Congratulations to the crew and support team
that represents the coastal town of Le Robert!

UFR-Geant defeated seventeen other yoles-rondes teams and won the General Classification for total elapsed time by finishing the seven stages of this year’s race in 21 hours 16 minutes 44 seconds--exactly 45 minutes 41 seconds faster than second-place Joseph Cottrell-Optika. UFR-Geant took the General Classification lead after Stage Two and stayed on top for the rest of the race, confirming its dominance with a victory in Stage Seven at the end of the Tour on August 6. The finale of this year’s race came a day late due to a delay for weather conditions between Stages Three and Four.

UFR-Geant also won the points competition awarded for high-place finishes in each of the seven stages. The team from Le Robert won three stages during this year’s Tour. Second place in the points category went to arch-rival Rosette-Orange, with two stage wins. The final overall points score was UFR-Geant 124 to 114 for Rosette-Orange.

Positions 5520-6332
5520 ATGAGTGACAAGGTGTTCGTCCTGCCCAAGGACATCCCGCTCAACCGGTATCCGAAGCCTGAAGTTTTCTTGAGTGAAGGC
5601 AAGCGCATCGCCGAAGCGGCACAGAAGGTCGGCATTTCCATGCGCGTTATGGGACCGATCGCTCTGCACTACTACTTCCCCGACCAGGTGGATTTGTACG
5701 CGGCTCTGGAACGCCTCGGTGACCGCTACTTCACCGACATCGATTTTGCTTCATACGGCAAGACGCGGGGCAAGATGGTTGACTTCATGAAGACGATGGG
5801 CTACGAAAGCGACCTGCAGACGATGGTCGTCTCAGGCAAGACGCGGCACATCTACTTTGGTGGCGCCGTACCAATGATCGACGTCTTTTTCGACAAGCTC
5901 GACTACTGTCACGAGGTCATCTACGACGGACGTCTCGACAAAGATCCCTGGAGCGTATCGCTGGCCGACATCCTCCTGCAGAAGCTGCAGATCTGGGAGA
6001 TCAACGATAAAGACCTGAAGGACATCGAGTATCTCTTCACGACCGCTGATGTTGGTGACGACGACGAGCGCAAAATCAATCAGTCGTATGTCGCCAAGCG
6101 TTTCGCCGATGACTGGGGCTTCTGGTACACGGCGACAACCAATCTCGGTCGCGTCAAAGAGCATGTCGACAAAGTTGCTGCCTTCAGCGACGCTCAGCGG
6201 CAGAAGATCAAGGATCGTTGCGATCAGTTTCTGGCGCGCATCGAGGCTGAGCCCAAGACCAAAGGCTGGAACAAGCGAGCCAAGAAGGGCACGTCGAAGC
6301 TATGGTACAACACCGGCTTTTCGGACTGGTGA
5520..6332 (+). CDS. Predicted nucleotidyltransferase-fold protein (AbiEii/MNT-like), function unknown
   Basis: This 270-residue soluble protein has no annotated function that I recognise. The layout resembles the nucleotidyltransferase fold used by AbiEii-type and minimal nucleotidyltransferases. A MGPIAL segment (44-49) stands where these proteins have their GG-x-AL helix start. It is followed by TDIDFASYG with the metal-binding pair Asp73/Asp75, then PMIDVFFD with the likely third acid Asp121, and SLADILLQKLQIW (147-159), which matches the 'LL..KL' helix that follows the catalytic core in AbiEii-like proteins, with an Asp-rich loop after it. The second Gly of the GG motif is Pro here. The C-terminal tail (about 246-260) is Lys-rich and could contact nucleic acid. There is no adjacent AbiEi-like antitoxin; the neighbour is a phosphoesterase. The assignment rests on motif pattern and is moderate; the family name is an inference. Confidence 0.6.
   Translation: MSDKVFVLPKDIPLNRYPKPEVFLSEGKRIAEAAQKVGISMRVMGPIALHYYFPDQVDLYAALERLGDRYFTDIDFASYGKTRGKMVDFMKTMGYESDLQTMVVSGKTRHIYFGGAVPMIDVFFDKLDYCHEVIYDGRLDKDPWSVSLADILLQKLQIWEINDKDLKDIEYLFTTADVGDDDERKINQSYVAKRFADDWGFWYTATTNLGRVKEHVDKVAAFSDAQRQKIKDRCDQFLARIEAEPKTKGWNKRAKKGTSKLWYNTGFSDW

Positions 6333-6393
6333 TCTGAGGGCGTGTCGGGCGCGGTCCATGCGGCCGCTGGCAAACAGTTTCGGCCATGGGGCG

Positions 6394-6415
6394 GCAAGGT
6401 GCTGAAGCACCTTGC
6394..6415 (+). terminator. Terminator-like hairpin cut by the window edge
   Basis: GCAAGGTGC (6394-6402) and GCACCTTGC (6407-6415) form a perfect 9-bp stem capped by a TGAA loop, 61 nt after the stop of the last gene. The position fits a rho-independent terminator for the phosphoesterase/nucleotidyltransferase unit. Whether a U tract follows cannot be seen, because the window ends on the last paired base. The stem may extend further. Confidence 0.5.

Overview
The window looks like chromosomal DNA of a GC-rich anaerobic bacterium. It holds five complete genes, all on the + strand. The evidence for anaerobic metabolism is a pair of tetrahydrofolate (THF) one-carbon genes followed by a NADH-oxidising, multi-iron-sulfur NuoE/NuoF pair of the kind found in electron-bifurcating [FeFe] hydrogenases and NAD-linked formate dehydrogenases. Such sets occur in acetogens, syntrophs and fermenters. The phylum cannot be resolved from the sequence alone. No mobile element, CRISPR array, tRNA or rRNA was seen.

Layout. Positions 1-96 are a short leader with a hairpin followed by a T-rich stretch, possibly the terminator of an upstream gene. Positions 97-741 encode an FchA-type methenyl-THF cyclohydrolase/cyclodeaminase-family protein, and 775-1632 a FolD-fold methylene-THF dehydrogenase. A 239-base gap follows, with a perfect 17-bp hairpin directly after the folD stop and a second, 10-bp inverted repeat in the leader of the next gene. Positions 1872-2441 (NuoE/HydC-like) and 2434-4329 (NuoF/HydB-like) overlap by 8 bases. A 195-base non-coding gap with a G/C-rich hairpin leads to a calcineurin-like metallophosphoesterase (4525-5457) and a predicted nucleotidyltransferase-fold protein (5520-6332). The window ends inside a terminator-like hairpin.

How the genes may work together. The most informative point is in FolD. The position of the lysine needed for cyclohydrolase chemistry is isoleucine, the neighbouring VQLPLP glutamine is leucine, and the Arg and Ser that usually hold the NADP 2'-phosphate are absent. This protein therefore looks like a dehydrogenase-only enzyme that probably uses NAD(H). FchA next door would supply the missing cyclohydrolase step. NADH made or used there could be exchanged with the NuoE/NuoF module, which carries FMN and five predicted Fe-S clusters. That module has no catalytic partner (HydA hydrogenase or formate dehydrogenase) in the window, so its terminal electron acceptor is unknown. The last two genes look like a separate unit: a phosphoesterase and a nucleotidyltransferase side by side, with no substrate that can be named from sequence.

Every summer, the Tour de Martinique des Yoles-Rondes
is the year’s top sailing event for the island’s signature yawls that are powered by beautiful, colorful sails and manned with daring crews who race for the pride and prestige of their hometowns. Each stage around the island is celebrated with a dockside festival of food, music and fun where everyone is invited to join the party.

To see complete race results and full stage details, go to If you would like to find out more about the Tour de Martinique des Yoles-Rondes and visiting the island, please contact the Martinique Promotion Bureau/CMT USA at